Internationally known researcher Anita Aperia, M.D., Ph.D., will be the keynote speaker at the Boonshoft School of Medicine Department of Pharmacology and Toxicology Earl H. Morris Endowed Lectureship on Thursday, Oct. 22, at Wright State University.
The event will be held at 10 a.m. in the Neuroscience Engineering Collaboration Building auditorium, room 101. It is free and open to the public.
Aperia, professor of pediatrics at the Karolinska Institute in Stockholm, Sweden, will speak about the “Role of Na/K ATPase in Monogenic Neuronal Disorders and Renal Protection.”
She is known for her research on the energy efficiency of the body and its individual cells. Her pediatric cell and molecular biology lab is focused on understanding the many aspects of Na/K ATPase, which is known as the ion pump that maintains the electrochemical gradient across the plasma membrane. This enzyme has a central role in all mammalian cells and consumes more than 30 percent of all energy in the body.
Aperia’s research group has made several pioneering contributions to the understanding of specific function of neuronal Na/K ATPase. She is studying the functional consequences of disease mutations, using a variety of imaging and modeling approaches. The Na/K ATPase signal has been shown to play a major role in the protection against apoptosis, or programmed cell death, in fetal malnourishment, infections with Shiga toxin-producing E. coli and chronic kidney disease.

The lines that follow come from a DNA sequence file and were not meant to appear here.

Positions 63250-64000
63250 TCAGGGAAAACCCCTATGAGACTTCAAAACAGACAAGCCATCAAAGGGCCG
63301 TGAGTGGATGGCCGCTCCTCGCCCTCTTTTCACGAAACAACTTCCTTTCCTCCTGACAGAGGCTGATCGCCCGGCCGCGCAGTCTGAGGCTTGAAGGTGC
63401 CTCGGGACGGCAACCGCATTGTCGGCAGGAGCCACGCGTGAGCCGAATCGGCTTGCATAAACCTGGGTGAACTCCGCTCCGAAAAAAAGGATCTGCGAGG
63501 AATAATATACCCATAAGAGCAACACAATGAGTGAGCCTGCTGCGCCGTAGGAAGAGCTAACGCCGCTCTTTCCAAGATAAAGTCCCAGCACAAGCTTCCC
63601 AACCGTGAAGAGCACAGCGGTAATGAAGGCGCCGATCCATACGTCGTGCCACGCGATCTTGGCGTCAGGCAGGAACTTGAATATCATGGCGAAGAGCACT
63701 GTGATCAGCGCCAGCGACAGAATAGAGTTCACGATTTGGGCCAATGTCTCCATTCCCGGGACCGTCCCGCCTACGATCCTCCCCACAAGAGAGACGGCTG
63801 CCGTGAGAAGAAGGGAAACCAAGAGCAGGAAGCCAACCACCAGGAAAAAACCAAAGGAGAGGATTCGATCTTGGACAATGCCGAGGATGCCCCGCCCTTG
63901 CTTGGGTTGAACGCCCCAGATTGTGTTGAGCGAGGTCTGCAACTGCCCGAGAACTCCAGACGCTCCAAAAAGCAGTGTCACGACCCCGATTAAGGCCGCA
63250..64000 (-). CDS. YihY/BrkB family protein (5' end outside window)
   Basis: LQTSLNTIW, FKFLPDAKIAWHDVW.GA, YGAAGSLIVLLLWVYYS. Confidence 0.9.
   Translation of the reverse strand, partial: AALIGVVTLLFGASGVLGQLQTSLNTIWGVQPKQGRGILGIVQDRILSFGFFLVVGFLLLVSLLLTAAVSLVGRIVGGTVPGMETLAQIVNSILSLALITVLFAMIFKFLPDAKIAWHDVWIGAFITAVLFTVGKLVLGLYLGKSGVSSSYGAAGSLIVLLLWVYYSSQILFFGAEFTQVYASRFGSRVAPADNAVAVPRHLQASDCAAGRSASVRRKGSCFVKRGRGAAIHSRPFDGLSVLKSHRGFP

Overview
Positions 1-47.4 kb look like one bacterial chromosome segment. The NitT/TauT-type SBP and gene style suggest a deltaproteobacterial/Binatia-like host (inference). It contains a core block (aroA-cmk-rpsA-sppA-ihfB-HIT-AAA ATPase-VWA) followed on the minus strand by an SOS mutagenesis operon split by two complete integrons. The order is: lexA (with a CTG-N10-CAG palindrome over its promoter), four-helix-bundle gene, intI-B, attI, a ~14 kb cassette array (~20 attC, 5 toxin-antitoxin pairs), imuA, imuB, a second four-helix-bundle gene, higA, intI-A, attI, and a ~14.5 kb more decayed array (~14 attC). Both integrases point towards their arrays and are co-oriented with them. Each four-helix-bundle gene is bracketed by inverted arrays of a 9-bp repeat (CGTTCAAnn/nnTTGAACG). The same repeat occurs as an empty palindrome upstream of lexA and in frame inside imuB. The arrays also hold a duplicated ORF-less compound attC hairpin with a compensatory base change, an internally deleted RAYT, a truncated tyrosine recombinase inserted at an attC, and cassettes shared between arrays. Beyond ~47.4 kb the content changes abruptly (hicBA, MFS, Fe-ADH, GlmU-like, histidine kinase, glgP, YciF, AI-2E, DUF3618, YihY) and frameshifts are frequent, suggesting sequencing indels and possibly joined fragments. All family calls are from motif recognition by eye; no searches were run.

A native of Sweden, Aperia graduated from the Karolinska Institute Medical School and received her Ph.D. training at Yale University. She has been at the Karolinska Institute since 1976. She was the founder and project leader for the Astrid Lindgren Children’s Hospital, the largest children’s hospital in Northern Europe.
Appointed in 1987 to the Nobel Assembly for Physiology or Medicine in Stockholm, she served as a member until 2003. From 1991 through 1996, she was the first woman to chair the Nobel Assembly. She has served as a council member of the International Society of Nephrology, the International Pediatric Society of Nephrology and the European Society of Nephrology. She was the 2001 recipient of the Jean Hamburger Award and the first pediatrician to receive the prestigious international award, which recognizes outstanding research in nephrology with a clinical emphasis.
In 2011, she received the Homer W. Smith Award from the American Society of Nephrology, and in 2013, she presented the Robert W. Berliner Endowed Lecture at Yale. She also received the Torsten and Ragnar Soderberg Prize in Medicine from the Swedish Society of Medicine and another Swedish honor, His Majesty the King’s Medal.
A dedicated teacher, Aperia has been a professor for 35 years, training numerous undergraduate students and pediatric residents. She has supervised almost 50 Ph.D. students and 30 postdoctoral fellows. She also has published about 300 original papers, 40 review articles and 10 textbook chapters.
About the Earl H. Morris Endowed Lectureship
The Earl H. Morris Endowed Lectureship was established by the family of Mariana Morris, Ph.D., former chair and professor of pharmacology and toxicology, in honor of her grandfather, Earl Morris, M.D.
He was born in Bellbrook, Ohio, in 1872, and received his M.D. from the University of Cincinnati Medical School in 1903. The Montgomery County and Ohio State Medical Societies honored him in 1954 for 50 years of medical practice.
Throughout his lifetime, he was an avid learner and was interested in medical research and advances in clinical practice. The lectureship is a tribute to his lifelong dedication to the science of medicine.